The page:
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Yezda Urfa - Sacred Baboon (CD)









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Progressive Rock (US)
Original release 1976
Re-issue Syn-Phonic 1992

YEZDA URFA biography
YEZDA URFA were one of the finest American progressive rock groups of the 70's. Sacred Baboon, of course, is a very fine album in its own right, but I prefer Boris for its more immediate intensity YEZDA URFA's brand of dazzlingly complex, YES-influenced symphonic rock is an exercise in mad genius and rare dexterity. Often played at frantic speeds, the quintet rips through long (except the banjo stomp Texas Armadillo) compositions of key and time changes like they spent every minute of those years practicing them. Reissue of this is sorely needed. One of progressive rock's last unreissued masterpieces.
Track listing
1. Give'em Some Rawhide Chewies (3:50)
2. Cancer of the Band (6:48)
3. To-Ta in the Moya (10:14)
4. Boris and His Three verses (2:50)
5. Flow Guides Aren't my Bag (4:45)
6. (My Doc Told me I Had), Doggie Head (5:02)
7. 3, Almost 4,6, Yea (8:39)

Total Time: 42:08

- Brad Christoff / drums, tubular bells, metalophone, and percussions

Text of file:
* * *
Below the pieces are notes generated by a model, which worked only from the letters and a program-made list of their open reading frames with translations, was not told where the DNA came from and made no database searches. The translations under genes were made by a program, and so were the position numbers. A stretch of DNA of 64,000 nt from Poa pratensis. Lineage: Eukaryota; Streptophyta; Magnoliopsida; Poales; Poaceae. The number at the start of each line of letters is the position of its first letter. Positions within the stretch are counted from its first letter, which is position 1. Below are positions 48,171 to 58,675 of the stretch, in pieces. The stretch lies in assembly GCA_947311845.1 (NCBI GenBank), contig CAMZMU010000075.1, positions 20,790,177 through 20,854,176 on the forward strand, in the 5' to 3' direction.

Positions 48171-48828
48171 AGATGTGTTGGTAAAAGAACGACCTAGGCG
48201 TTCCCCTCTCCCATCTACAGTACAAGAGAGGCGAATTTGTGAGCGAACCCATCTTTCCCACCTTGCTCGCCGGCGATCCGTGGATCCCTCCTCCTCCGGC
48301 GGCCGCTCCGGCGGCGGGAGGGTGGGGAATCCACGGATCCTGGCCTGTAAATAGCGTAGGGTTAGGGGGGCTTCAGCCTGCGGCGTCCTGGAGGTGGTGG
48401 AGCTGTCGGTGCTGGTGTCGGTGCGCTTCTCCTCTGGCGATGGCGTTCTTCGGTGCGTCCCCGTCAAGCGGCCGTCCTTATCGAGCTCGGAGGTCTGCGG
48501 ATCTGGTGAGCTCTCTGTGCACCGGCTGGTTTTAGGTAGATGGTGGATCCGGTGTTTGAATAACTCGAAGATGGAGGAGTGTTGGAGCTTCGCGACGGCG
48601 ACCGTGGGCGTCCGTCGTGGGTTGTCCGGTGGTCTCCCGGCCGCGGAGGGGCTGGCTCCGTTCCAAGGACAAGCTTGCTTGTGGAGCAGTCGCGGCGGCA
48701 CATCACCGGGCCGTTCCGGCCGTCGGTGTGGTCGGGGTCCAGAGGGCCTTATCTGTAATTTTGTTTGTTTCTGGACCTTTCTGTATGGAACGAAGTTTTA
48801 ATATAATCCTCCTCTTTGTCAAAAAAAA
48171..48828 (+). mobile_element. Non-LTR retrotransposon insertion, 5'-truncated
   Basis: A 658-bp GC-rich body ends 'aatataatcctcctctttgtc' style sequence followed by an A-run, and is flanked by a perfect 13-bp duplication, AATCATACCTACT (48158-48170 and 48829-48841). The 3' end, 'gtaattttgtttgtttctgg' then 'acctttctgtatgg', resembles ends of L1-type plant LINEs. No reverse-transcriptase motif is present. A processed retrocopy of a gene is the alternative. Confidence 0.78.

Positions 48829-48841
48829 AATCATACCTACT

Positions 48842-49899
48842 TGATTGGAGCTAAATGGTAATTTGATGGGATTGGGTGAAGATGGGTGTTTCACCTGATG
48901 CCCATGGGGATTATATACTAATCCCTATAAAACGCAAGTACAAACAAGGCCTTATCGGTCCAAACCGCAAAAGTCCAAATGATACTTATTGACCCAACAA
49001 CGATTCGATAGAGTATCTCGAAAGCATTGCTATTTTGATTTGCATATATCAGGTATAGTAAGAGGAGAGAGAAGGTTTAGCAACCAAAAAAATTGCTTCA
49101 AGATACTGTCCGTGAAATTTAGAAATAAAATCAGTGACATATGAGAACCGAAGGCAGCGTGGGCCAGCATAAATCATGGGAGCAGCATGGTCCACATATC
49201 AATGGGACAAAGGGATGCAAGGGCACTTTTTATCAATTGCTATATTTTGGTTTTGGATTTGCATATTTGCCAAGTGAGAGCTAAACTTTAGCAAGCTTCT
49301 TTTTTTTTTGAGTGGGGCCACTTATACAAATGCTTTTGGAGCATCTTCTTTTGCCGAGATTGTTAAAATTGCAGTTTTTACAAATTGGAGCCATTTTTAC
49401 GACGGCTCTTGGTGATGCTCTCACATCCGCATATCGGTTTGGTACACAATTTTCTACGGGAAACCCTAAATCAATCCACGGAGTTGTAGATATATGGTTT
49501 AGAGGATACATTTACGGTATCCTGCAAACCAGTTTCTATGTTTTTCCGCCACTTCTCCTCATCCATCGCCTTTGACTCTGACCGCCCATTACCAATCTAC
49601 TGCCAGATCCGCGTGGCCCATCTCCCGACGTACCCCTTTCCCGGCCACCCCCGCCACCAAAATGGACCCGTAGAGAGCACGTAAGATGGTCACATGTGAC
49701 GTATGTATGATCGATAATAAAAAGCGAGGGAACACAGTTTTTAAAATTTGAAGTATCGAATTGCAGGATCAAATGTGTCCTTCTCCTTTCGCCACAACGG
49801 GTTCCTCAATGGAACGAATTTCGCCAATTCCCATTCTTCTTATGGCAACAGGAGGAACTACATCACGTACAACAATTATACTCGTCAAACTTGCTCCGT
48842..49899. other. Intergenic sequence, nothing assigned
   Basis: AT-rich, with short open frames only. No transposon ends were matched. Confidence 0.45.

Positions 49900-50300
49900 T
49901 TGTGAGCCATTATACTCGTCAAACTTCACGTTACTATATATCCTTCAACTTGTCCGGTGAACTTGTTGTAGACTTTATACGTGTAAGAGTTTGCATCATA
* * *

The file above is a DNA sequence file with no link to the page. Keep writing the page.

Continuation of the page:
- Phil Kimbrough/ keyboards, accordian, mandolin, flute, recorder, vocals
- Marc Miller / bass, cello, marimba, vibes, vocals
- Rick Rodenbaugh / vocals
- Mark Tippins / guitars, vocals
Review by Steve Hegede
YEZDA URFA were another great symphonic-prog band from the late-70s American prog scene. Their two main sources of inspiration seemed to be YES and GENTLE GIANT, but they pushed those two influences to the extreme (If you think the Jon ANDERSON's lyrics were esoteric, you got to hear the lyrics on this album). Not to mention that the music here bursts with energy and invention. Marc Miller, the bassist, plays some of the most exciting bass lines ever recorded. In fact, after listening to prog rock for about 10 years, I've never heard another album with bass playing quite like this. The other musicians also offer some pretty tasty chops. Their guitarist plays using a clean Steve HOWE-influence style. The guitar-riffs are played at a frantic pace, and somehow mix HOWE's American-guitar chops with European classical influences.

If you're eager to hear a prog album that emphasizes complexity, tempo-changes, all-you-can-eat time-signatures, instrument changes in mid-song, and lyrics stranger than the writings of Tristan Dada Tzara, be sure to pick Sacred Baboon.